A New Productivity Paradox
The government's data says Americans are working fewer hours. But you're still staying at the office every night. What gives?
By Daniel Altman

(Business 2.0) – Alan Greenspan and his colleagues at the Fed are thrilled about the productivity revolution sweeping the American workplace. And justifiably so. According to government statistics, the productivity of American workers has grown more in the past three years than it did during any similar stretch since World War II, and has risen by an average of 3 percent annually since 1996. The numbers suggest the economy can grow more quickly without triggering inflation. Yet many workers complain that they're paying the price in longer, tougher workdays.

Oddly, however, the official statistics tell a different story. According to the Commerce Department's Bureau of Labor Statistics, the average hours worked in a week actually dropped by 1 percent from the end of 2001 to the end of 2003, even as the economy grew by 6.8 percent. You and everyone you know may be clocking long hours at the office, but the BLS says you're atypical. So what's going on?

The mathematical explanation is that productivity rose so rapidly, companies haven't needed to buy as many hours of their workers' time to meet demand for their products. That's consistent with one obvious trend: the more skillful use of information technology, which generates huge efficiencies throughout the economy. But there's another factor at work: In Uncle Sam's productivity figures, millions of bleary-eyed workers simply don't exist.

How did they disappear? The government doesn't explicitly measure individual productivity; instead, it surveys businesses to quantify changes in their output of goods and services, the size of their payrolls, and the average weekly hours of the people on those payrolls. Using those numbers, the BLS calculates the change in the average worker's output per hour. But the figures leave out some important details.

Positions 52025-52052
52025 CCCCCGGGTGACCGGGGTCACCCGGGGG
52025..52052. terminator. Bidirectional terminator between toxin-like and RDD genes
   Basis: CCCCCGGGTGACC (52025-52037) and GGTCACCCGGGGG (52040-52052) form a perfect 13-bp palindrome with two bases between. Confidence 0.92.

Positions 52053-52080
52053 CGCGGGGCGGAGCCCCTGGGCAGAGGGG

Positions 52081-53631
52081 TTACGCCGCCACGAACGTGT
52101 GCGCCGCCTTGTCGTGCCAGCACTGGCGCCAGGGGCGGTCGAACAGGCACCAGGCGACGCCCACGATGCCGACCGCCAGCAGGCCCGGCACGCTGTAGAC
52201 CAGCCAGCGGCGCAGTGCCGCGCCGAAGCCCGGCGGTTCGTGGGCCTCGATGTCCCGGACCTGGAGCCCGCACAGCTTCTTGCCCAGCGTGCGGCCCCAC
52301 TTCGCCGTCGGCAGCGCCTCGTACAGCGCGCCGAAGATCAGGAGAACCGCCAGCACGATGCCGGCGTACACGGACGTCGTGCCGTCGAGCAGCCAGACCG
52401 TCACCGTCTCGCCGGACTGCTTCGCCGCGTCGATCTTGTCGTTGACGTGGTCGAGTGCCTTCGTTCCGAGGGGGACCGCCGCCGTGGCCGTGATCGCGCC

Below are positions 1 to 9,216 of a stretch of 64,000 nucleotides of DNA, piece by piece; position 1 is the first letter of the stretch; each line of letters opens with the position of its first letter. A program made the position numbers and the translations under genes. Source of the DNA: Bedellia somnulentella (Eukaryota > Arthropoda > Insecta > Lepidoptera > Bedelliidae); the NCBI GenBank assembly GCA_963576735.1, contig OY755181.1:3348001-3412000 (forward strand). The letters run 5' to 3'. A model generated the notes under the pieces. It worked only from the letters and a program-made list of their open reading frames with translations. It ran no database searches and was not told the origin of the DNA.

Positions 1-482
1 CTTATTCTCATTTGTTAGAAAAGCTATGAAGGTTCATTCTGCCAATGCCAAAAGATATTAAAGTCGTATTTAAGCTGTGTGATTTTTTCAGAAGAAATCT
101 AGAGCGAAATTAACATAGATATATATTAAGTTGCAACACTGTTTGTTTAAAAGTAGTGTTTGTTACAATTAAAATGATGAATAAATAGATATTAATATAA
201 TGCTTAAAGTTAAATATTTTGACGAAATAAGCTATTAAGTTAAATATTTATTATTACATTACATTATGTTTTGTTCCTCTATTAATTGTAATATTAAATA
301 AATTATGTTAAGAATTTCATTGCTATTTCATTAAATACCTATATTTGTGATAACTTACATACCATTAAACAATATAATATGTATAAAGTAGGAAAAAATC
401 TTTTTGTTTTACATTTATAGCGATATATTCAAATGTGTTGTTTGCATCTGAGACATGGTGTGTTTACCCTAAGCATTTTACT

For one, the surveys canvass corporate employment only, not government work, even though government has been one of the main generators of new jobs since 9/11. And the data is based on "nonsupervisory" workers, so it omits managers. Part-time, temporary, self-employed, and off-the-books workers are also underrepresented.

As an experiment, let's see what would happen to productivity statistics if they were recalculated using a more realistic cross section of U.S. workers—say, from a monthly Census Bureau survey that counts everyone who claims to have a job. And what if we also plug in the data about total hours worked in all jobs from the same survey?

The result is the more modest productivity trend shown in the chart to the left. The untold productivity story is that there are actually more workers than the official figures suggest, and they're working a lot of hours—nudging the overall productivity growth number south.

Why should you care? For one, all this suggests that the long hours you've been working aren't so unusual after all. It also helps explain why your paycheck isn't growing. Productivity gains should lead to rising pay, but that hasn't happened. Last month I explained that health-benefit costs are partly responsible, but this revised productivity picture may be partly to blame as well. And here's another cause for alarm: If Greenspan has overestimated productivity growth, he may also underestimate the dangers posed by inflation and irrational market exuberance. That could lead to another bubble like the one that burst in 2000. Until the government starts using more comprehensive data, that risk isn't going away.